The Goodman-LeGrand House in Tyler was originally built in 1859 as a one-story, four-room house, and it was established on a 9-acre wooded parcel of land by Samuel Gallatin Smith, a young well-to-do bachelor, and attorney. Smith sold the house in when the Civil War broke out in 1861, to a local school teacher, Franklin N. Gary. A year after the Civil War ended, in 1866, Gary sold the house to Dr. Samuel Adams Goodman, a retired country doctor from South Carolina. The following year, Goodman sold the house to his son, Dr. William Jeffries Goodman, a local doctor and Civil War Major and Chief Surgeon, who moved in with his new bride Mary Priscilla Gaston. Gaston’s brother, William Henry Gaston, was one of the founders of the City of Dallas and one of Dallas’ first millionaires.
The Goodmans lived at the residence for 73 years. Around 1880 they added the second story to the house, in the Italianate-style architecture, around 1880.
The Goodman’s oldest child, Sallie Gertrude Goodman, married James H. LeGrand in October 1893. She and her husband lived here throughout their lives, and after the deaths of Sallie’s parents, siblings, and her 2-year-old son who died in 1896. In 1926, Sallie and her husband remodeled the house to its current state, which is in the Classic Revival-style architecture. Projecting circular porticos and the massive 2-story columns were added at that time.
Sallie Goodman-LeGrand died in 1939 and was the last direct heir to live in the house.she bequeathed the Goodman-LeGrand estate to the City of Tyler, with instructions to maintain the historic family home and to keep it open as a public museum. The City of Tyler officially took ownership in 1940.
Sallies journals helped to tell the story of the house and guests who stayed there. Her writings details numerous family trips, where a lot of the furnishings and artifacts originally came from and also describe elegant social galas and dinner parties for Texas politicians that took place in the home.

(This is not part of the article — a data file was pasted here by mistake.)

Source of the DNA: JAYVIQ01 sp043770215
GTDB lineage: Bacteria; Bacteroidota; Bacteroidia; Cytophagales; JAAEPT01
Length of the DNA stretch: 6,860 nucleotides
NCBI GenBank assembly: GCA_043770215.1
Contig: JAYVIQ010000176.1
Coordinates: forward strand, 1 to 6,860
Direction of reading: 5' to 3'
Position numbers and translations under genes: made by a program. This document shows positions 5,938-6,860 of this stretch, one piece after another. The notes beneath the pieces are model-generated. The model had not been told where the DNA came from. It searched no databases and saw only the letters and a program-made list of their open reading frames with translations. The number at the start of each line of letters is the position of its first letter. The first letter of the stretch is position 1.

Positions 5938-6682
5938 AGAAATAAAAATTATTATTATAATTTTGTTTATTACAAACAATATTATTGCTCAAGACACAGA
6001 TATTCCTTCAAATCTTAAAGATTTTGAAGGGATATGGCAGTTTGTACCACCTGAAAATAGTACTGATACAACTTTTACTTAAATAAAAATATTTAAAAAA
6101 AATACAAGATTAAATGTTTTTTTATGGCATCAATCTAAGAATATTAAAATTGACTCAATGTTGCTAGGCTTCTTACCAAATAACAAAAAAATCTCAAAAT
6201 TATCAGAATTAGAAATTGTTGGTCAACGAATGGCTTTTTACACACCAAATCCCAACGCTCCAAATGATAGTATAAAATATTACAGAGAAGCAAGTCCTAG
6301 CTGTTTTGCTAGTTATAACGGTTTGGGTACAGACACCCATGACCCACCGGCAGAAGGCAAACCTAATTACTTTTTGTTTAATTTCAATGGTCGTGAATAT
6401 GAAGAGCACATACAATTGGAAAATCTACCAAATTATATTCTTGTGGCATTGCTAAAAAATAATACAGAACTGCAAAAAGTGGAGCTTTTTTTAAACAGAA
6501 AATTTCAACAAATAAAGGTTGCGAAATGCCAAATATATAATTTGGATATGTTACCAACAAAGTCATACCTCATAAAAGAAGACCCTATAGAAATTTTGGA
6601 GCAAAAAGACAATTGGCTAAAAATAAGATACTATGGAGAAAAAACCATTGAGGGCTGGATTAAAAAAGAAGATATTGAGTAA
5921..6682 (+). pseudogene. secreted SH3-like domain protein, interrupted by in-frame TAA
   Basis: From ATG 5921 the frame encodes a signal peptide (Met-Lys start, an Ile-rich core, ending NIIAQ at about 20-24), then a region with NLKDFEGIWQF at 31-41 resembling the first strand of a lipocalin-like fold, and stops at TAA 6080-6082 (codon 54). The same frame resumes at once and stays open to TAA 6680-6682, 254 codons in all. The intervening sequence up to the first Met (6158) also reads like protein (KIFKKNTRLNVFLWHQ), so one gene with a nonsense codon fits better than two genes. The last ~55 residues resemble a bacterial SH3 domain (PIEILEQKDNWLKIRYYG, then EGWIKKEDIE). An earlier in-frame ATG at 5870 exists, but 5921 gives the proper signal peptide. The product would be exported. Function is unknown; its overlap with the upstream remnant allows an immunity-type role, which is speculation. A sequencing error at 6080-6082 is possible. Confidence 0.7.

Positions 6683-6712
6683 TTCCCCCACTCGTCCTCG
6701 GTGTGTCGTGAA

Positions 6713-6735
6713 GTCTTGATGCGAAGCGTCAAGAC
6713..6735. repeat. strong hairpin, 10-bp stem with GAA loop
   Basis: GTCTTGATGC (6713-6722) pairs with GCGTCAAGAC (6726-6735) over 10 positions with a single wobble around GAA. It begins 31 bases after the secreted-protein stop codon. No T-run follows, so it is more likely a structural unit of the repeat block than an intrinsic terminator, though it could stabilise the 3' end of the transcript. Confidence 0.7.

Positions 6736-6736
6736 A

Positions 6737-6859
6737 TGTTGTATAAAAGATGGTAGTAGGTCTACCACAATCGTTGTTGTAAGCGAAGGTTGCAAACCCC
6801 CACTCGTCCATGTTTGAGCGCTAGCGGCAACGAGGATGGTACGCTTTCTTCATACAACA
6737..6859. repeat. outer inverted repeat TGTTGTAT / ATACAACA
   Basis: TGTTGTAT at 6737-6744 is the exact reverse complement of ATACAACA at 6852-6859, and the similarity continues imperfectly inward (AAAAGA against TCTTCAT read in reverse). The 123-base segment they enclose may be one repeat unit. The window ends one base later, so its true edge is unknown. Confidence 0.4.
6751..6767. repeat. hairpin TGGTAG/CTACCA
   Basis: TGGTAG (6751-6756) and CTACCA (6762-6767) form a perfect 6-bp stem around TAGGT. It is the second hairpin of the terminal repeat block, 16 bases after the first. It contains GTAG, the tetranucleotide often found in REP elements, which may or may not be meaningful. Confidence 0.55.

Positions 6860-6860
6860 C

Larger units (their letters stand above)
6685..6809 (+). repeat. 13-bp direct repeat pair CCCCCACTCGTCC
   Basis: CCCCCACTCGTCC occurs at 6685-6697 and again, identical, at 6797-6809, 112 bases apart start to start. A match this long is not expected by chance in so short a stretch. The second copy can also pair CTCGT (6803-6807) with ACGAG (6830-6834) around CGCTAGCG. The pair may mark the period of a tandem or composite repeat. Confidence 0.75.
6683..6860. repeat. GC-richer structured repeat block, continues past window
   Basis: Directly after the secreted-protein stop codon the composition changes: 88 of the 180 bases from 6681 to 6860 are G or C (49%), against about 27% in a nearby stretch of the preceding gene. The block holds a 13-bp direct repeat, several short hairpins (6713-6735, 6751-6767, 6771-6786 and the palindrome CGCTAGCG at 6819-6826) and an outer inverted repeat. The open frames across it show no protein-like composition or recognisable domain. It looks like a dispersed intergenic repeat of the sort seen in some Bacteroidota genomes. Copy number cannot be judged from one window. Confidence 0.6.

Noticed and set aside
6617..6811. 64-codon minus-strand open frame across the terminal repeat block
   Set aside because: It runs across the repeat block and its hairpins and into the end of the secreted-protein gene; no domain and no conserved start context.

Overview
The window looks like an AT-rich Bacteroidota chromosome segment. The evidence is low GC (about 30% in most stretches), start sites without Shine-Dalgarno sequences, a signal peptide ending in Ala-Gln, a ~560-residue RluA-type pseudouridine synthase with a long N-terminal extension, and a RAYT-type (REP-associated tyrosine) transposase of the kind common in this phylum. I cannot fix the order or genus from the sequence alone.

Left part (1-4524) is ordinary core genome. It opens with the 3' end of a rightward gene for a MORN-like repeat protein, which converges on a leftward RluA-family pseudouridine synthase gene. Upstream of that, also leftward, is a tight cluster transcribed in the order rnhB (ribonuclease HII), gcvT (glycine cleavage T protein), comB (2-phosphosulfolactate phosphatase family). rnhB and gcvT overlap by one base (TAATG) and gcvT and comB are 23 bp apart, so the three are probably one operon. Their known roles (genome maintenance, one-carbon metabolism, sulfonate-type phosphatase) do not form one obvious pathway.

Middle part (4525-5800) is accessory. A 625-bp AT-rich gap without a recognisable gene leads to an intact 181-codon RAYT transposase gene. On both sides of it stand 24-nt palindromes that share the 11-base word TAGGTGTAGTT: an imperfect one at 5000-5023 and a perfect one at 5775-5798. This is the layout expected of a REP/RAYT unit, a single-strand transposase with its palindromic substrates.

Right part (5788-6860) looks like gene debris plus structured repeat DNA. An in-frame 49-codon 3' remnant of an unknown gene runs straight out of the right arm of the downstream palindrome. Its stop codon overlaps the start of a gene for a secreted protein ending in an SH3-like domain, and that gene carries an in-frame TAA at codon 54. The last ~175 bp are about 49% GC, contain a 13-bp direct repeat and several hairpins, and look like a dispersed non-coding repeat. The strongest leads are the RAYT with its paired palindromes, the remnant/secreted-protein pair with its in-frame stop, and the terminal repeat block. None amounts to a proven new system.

In 2010, the Goodman-LeGrand House was designated a Historic Site by the National Society of the Daughters of the American Revolution (DAR).
In 2010-2011, the Goodman-LeGrand underwent a major exterior renovations project, which brought the exterior paint and shingled mansard roof back to its original colors from the 1880 remodel. Today, the home is still furnished with the original belongings of the Goodman-LeGrand family, some of which are older than the house itself as they date back to the early 1800’s. The museum offers visitors a chance to view such items as antique hand carved furniture and musical instruments, a grandfather clock, fine silver and crystal, hand-painted Limoges china, original clothing, medical books dating back to the early 1800’s, Civil War-era surgical tools and medical cases, original paintings and photographs, and many other rare and interesting items.
The Goodman Museum grounds are also known as LeGrand Park. The well-manicured grounds cover almost an entire city block. In addition to lush green lawns, there are many large shade trees and beautiful flowers, including azaleas and roses. Benches provide visitors a place to rest and enjoy the beautiful setting.